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Mem Cognit. 2012 Apr;40(3):496-503. doi: 10.3758/s13421-011-0163-3.

Bilingual recognition memory: stronger performance but weaker levels-of-processing effects in the less fluent language.

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Department of Psychology, University of Texas at El Paso, El Paso, TX 79968, USA.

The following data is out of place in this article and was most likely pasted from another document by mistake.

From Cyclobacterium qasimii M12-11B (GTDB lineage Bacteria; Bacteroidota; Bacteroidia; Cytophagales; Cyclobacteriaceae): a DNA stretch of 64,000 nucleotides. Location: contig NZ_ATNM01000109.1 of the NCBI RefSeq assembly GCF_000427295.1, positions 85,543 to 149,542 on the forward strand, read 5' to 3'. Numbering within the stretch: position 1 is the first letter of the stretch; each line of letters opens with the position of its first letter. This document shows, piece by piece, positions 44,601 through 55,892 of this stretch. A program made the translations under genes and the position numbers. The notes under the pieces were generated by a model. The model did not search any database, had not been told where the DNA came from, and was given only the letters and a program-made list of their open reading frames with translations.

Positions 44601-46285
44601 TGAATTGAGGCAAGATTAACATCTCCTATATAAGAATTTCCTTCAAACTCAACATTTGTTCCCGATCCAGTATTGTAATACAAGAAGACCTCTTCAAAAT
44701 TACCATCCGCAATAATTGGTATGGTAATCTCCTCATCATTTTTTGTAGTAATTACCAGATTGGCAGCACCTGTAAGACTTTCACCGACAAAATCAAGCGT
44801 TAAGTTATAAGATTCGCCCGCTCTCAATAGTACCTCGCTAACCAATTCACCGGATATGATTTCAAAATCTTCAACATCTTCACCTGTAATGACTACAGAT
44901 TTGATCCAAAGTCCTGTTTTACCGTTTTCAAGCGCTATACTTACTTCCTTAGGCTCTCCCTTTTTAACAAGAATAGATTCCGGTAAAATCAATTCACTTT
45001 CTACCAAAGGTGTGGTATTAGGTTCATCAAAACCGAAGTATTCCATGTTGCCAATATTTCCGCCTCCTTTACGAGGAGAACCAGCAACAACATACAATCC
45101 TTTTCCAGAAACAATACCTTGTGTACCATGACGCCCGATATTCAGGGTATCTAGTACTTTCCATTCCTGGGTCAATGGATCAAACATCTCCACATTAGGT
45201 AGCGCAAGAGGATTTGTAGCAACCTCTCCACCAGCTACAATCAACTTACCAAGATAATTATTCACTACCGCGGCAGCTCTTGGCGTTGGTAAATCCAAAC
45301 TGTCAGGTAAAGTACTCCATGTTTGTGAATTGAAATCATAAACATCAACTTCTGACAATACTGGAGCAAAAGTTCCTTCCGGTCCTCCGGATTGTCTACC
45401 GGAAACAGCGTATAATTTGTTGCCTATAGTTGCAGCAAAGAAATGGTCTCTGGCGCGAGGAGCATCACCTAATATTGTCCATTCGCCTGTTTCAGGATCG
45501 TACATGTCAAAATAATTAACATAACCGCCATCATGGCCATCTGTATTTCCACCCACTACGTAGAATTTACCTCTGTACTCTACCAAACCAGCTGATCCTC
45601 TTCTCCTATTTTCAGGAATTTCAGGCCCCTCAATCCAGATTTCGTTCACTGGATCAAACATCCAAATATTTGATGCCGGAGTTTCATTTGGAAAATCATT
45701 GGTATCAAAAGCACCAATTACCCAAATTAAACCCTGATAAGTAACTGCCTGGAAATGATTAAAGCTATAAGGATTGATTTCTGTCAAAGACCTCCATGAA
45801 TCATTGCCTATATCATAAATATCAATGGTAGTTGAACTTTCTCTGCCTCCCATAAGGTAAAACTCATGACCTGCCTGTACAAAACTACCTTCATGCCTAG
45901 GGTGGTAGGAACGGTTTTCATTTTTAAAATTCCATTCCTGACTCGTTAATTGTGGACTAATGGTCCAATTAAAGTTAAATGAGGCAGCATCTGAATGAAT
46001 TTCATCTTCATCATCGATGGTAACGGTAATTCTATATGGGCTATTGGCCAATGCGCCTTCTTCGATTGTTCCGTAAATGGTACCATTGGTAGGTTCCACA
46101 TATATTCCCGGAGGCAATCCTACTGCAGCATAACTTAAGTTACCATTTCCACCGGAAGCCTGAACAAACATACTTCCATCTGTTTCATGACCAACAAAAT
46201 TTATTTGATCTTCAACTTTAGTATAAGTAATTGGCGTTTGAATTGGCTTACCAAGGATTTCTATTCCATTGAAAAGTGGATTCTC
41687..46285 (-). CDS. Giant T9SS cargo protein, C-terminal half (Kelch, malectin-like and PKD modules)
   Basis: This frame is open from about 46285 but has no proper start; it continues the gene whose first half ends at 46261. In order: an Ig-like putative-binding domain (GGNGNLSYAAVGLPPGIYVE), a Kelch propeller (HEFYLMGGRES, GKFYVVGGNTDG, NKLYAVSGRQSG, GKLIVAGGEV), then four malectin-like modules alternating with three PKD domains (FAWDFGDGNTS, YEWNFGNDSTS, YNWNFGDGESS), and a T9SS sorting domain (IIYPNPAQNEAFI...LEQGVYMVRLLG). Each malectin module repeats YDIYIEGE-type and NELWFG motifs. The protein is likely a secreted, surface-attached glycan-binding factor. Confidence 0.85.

The effects of bilingual proficiency on recognition memory were examined in an experiment with Spanish-English bilinguals. Participants learned lists of words in English and Spanish under shallow- and deep-encoding conditions. Overall, hit rates were higher, discrimination greater, and response times shorter in the nondominant language, consistent with effects previously observed for lower frequency words. Levels-of-processing effects in hit rates, discrimination, and response time were stronger in the dominant language. Specifically, with shallow encoding, the advantage for the nondominant language was larger than with deep encoding. The results support the idea that memory performance in the nondominant language is impacted by both the greater demand for cognitive resources and the lower familiarity of the words.

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